Trump declined to be interviewed for the book. Woodward released a recording of a phone call with Trump last month, in which Trump initially denied, then admitted, being asked to participate. Wolff did interview Trump, though he overstated his access. Trump also spoke to Ronald Kessler, for his hagiographic The Trump White House, in what Kessler claimed was "the only interview for a book Trump said he has given or will give as president".
13 September 2018
[Spoiler alert: this review reveals the film's ending.] Prabda Yoon's directorial debut, Motel Mist (โรงแรมต่างดาว) was a study of sexual politics and power dynamics, though it also had a political subtext, signalled by a shot of Bangkok's Democracy Monument in the wing mirror as a car drives away. In Prabda's more compelling second film Someone from Nowhere (มา ณ ที่นี้), the entire plot, location, and characters are all political metaphors.
The film takes place in a condo called Liberty Land, which becomes a microcosm for the country (as 'Thai' means 'liberated'). The condo's apparent owner, a young woman, goes about her morning routine: swimming, greeting various neighbours, and taking a shower. But then she discovers an injured man outside her front door, and phones the condominium staff and the police for help. Meanwhile, the man claims to be the condo's rightful owner, demanding: "The only thing I want is to have this place back." She insists that he's lying, and replies: "I won't let you people get away with this atrocity."
To all intents and purposes, the condo is hers, though her deeds of ownership are blank pages, and the assistance she called for never arrives. The analogy to the 2014 coup is clear: like Yingluck Shinawatra, the woman is intimidated by a powerful intruder (the man, representing the military reclaiming its traditional rights); she has no legal defence (her deeds were erased, just as the constitution was abrogated); and she receives no external support (Thailand's judicial system and police force didn't intervene to prevent the coup). The film's political subtext becomes increasingly direct, culminating with the national anthem playing as the man and woman stab each other.
Like Anocha Suwichakornpong's Mundane History (เจ้านกกระจอก), the film's repetitive structure highlights the cyclical nature of the military's interventions. The man places the woman's unconscious body outside, and assumes occupancy of the condo, going through the same morning routine as she did. He then discovers her outside the door, whereupon she claims to be the rightful owner and he insists that she's mistaken. By implication, the two protagonists have relived the same debate, with alternating roles, many times over (symbolising Thailand's transitions between military and civilian rule). Their apparent amnesia echoes the national tendency to gloss over repeated acts of political violence (as the title of Napat Treepalawisetkun's short film We Will Forget It Again also implies).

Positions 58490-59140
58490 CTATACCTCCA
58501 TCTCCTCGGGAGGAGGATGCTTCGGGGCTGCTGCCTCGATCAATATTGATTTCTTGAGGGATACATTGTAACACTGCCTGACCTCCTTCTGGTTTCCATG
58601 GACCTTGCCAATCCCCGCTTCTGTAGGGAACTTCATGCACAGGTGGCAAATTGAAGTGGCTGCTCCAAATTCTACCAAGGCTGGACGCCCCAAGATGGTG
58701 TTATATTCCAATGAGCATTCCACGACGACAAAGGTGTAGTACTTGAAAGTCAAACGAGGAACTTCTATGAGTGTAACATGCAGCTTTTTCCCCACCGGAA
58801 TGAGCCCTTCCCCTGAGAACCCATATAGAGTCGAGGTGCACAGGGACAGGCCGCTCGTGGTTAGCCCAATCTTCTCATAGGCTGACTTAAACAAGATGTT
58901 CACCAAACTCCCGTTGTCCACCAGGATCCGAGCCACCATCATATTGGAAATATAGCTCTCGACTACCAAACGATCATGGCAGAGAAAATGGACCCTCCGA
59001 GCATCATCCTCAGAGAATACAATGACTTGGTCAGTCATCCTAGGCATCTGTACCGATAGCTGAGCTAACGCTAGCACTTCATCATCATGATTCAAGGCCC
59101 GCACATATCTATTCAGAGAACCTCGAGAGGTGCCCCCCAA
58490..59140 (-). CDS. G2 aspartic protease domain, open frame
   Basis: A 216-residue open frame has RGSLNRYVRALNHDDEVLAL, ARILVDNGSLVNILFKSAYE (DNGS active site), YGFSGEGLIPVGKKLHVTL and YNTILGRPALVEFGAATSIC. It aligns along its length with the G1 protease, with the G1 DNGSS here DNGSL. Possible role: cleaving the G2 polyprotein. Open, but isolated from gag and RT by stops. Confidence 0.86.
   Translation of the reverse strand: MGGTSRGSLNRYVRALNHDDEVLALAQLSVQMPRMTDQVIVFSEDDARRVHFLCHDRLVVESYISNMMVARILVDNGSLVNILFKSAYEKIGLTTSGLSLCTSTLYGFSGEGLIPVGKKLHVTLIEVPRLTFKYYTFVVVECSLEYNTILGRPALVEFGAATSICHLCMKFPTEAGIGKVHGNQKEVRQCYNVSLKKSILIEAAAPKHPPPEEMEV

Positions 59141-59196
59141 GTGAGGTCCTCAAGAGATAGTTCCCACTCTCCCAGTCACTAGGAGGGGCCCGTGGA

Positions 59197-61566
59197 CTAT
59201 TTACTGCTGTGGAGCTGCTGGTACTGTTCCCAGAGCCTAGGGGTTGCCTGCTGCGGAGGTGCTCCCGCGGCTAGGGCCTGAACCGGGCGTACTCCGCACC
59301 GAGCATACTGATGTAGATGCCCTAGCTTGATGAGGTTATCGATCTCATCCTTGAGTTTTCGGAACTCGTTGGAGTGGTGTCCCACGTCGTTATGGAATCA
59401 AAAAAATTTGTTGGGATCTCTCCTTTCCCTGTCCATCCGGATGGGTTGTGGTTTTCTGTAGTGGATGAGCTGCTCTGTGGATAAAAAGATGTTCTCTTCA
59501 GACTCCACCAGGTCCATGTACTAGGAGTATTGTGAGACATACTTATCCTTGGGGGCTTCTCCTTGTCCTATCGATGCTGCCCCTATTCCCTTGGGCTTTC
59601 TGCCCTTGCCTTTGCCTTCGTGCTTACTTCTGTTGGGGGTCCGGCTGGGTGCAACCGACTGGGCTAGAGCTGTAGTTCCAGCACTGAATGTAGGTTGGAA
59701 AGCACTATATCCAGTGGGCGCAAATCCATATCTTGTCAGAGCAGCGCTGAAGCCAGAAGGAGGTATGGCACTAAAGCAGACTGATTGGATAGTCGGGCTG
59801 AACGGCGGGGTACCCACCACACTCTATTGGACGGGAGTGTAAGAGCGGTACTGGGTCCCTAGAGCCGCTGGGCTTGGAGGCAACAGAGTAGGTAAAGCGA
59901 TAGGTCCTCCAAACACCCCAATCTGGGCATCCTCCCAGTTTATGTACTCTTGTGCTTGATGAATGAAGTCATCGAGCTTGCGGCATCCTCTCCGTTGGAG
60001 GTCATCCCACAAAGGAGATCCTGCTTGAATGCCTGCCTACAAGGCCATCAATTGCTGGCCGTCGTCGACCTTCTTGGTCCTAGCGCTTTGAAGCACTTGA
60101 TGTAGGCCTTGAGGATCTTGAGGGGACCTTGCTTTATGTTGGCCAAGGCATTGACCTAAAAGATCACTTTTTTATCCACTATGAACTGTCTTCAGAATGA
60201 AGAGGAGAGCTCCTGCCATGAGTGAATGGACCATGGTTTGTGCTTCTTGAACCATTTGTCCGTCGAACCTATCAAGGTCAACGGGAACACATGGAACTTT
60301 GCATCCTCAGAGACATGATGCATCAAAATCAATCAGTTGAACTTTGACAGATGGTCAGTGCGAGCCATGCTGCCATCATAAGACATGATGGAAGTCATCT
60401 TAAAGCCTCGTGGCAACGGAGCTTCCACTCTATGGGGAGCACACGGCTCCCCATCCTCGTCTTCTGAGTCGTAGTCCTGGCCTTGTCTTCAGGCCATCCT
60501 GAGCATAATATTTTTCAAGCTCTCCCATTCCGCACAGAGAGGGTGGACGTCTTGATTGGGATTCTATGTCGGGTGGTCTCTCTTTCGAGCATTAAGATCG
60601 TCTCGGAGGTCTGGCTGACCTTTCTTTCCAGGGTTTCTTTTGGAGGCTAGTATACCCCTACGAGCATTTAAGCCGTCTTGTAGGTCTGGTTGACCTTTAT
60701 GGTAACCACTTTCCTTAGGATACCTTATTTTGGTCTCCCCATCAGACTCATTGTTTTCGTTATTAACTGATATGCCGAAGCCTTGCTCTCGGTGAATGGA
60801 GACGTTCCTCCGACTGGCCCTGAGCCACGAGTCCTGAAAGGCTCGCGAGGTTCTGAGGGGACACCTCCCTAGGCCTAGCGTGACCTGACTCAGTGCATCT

Someone from Nowhere's title ostensibly refers to the injured man, as the woman occupies the condo when the film begins and the audience's sympathies initially lie with her. But there are also suggestions that the woman is the interloper: the neighbours didn't acknowledge her during her morning routine, for example, while they readily converse with the man. One neighbour tells him that there's been no good news for eighty years, suggesting that the condo's residents harken back to the pre-democratic era before the 1932 revolution, and therefore that they accept him (the symbol of authoritarianism) rather than her (a disruption of the status quo).
Motel Mist (โรงแรมต่างดาว), the directorial debut of writer Prabda Yoon, was dropped by its distributor, TrueVisions, the day before its scheduled release date. Apparently, the studio hadn't anticipated such a risqué drama, and Prabda organised an independent release a month later. The studio's name was removed from the credits, though the film still includes plenty of product placement for the company, as an entire subplot is told via TNN, the TrueVisions news channel.
The title refers to Motel Mistress, the 'love motel' where the majority of the film is set, and there are knowing references to Psycho, with the motel clerk's peephole hidden behind a painting. The standout scene, though, is the journey to the motel (driving symbolically away from Bangkok's Democracy Monument): a middle-aged man picks up a teenage prostitute, and their awkward fumble is choreographed to Bizet's Carmen.
After more kinkiness at the motel, the revenge plot kicks in, as the young woman humiliates the man who exploited her. But this is the film's least effective sequence, as it's tacky (with slow-motion shots of wobbly dildos) and lacks any suspense.
Artist Miti Ruangkritya published Thai Politics VII last year in an edition of 500 numbered copies (of which mine is number 174), as part of his Thai Politics series of works inspired by Thailand's recent political polarisation. The booklet consists entirely of photographs (sourced from social media) of televisions showing NCPO announcements after the 2014 coup, indicating the omnipresence of military propaganda. (Danaya Chulphuthiphong's short film Night Watch made a similar point, showing a television with the NCPO logo on almost every channel.)
Storytellers of the Town, edited by John Clark, was published to accompany a 2014 exhibition by Araya Rasdjarmrearnsook in Australia. The catalogue includes stills from videos in which Araya addresses female corpses (Conversation I, I'm Living, and The Class), though it also features images of her more recent work, The Treachery of the Moon. For this twelve-minute video, Araya projected footage of the 2010 UDD protests onto her surroundings as she sat watching a lakorn (soap opera) on television. Araya's work was also included in Art and Words (ศิลปะกับถ้อยความ), though Storytellers of the Town has a more comprehensive bibliography.